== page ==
Seriously on the Netiquette

Discussion in 'Computer Support' started by woo, Nov 8, 2005.

  1. woo

    woo Guest

    I have checked the real netiquette, and it has changed a lot since I last read it.
    My main concern is that Google does not respect privacy, and here is Rule 8
    asking people to respect privacy.

    I wrote that we own the messages, certainly the poster, and yet Google archives
    and distributes messages. Though Google claims that a message is still owned
    by the poster, it archives them as a private business, and distributes them for the
    public, be it my mother's posts or anybodies, a certain privacy is being disrespected.
    Why? Because what probably the real netiquette fails to mention, is that most
    messages are of discussions regarding personal, private interests. And distributing
    such materials infringes on human dignity. I don't know how to explain it better
    today, I wrote about this, and there is not much we can do really, other than
    perhaps acknowledge that Google is indeed in violation of people's privacy.
    Not everybody wishes to make history with every keystroke typed. Some turn
    to usenet for a question, a question, as this one, is really a question about why
    Google sells what is not for sale. Some threads may be of general interests, but
    Google cannot declare usenet and all its threads as a historical significance that
    MUST be archived and shared and distributed freely. The simple answer is NO.
    No, because I have seen Ceaucescu wishing the same street camera system for
    applied to all people. How much clearer can I get?

    From the original version, rule #8, and as always, companies are not asked to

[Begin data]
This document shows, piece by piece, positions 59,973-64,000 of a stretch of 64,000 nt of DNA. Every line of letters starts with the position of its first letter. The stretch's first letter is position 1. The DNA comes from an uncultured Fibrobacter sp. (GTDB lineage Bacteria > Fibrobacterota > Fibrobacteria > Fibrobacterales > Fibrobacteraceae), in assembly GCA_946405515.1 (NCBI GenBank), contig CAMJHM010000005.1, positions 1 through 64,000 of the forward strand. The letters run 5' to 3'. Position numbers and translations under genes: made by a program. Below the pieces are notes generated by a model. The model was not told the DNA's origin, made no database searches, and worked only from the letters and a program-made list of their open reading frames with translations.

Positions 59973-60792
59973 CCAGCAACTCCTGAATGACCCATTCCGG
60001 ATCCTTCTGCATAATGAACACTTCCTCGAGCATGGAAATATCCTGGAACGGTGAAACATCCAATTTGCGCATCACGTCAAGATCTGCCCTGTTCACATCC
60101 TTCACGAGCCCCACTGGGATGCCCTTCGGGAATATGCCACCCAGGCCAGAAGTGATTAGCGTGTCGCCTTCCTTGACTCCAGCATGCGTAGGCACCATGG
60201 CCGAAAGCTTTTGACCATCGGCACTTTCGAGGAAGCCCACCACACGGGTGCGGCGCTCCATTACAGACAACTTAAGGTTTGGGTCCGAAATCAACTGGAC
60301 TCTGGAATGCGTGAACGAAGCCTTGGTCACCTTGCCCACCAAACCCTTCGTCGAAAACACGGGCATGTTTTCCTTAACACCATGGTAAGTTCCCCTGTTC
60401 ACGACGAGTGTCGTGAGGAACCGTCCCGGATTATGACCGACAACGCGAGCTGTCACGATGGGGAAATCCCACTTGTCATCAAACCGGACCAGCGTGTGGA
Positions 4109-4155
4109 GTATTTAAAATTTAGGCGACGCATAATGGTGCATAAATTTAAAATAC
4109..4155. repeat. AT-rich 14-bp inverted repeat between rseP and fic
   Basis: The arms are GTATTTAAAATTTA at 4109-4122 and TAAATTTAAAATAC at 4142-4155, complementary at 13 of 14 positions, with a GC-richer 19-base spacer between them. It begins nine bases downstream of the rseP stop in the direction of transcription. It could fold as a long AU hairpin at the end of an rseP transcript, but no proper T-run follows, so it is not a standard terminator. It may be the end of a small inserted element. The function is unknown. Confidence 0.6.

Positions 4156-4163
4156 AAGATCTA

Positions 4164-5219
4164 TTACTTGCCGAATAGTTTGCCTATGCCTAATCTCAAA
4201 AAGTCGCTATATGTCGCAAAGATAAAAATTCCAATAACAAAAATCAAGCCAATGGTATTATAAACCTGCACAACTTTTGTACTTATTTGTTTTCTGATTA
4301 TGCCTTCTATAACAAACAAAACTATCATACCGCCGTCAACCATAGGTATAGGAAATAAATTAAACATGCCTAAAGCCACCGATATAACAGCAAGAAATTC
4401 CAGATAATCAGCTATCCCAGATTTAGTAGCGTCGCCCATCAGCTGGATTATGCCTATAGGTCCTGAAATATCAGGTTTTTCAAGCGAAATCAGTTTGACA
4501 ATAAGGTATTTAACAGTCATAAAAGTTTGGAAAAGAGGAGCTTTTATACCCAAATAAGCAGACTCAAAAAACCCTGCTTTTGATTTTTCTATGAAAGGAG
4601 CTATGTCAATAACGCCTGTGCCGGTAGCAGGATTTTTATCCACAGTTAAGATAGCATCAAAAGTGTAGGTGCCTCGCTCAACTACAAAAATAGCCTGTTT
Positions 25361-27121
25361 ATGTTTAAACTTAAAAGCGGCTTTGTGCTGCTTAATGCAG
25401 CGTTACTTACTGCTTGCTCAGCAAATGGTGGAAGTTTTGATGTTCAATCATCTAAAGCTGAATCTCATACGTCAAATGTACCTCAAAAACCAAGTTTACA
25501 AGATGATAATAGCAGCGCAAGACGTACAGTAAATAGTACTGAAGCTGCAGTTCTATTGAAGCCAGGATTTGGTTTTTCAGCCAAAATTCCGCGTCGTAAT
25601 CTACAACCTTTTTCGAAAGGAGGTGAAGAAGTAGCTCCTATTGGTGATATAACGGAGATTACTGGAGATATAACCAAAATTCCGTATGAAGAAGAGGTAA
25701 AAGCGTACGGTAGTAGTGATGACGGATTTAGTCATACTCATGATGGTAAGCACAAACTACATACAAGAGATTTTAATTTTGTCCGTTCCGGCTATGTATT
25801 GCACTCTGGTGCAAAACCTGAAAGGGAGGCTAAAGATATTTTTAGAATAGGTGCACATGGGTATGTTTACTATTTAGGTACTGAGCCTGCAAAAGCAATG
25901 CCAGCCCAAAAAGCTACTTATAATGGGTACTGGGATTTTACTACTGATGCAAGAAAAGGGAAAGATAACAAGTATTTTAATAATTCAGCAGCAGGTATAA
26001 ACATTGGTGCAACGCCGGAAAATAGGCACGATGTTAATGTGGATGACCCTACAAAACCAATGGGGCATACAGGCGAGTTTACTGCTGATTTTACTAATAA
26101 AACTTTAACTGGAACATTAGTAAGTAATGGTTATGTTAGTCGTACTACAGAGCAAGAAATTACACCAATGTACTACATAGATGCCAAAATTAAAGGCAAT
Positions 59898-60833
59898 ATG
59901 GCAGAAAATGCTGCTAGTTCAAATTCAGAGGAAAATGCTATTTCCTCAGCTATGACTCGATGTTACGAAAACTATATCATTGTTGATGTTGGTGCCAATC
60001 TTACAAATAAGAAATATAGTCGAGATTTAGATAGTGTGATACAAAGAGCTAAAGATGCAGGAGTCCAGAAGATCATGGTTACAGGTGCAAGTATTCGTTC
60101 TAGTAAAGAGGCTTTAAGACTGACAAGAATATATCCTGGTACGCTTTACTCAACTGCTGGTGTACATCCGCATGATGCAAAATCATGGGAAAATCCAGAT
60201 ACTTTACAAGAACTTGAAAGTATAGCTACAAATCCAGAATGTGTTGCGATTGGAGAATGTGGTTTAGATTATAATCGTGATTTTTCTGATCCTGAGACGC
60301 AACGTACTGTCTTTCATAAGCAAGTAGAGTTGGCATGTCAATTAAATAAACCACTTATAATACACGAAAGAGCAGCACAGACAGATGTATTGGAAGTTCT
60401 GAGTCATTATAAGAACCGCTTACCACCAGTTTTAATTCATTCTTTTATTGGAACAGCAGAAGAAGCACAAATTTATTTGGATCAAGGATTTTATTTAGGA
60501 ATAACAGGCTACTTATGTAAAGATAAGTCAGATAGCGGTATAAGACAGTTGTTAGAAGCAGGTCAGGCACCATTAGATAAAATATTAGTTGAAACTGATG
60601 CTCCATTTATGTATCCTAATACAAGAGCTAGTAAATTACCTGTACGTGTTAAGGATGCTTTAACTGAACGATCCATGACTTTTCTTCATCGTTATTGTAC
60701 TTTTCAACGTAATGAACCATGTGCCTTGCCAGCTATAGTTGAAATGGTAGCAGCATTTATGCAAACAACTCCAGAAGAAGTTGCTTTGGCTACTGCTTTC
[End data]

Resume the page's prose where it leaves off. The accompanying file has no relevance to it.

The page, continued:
abide to the netiquette:

    Rule 8: Respect other people's privacy
    Of course, you'd never dream of going through your colleagues' desk drawers. So naturally you wouldn't read their email either.

    Unfortunately, a lot of people would. This topic actually rates a separate section. For now, here's a cautionary tale. I call it

    The case of the snoopy foreign correspondent

    In 1993, a highly regarded foreign correspondent in the Moscow bureau of the Los Angeles Times was caught reading his coworkers'
    email. His colleagues became suspicious when system records showed that someone had logged in to check their email at times when
    they knew they hadn't been near the computer. So they set up a sting operation. They planted false information in messages from
    another one of the paper's foreign bureaus. The reporter read the notes and later asked colleagues about the false information.
    Bingo! As a disciplinary measure, he was immediately reassigned to another position at the paper's Los Angeles bureau.

    The moral: Failing to respect other people's privacy is not just bad Netiquette. It could also cost you your job.
    woo, Nov 8, 2005
    #1
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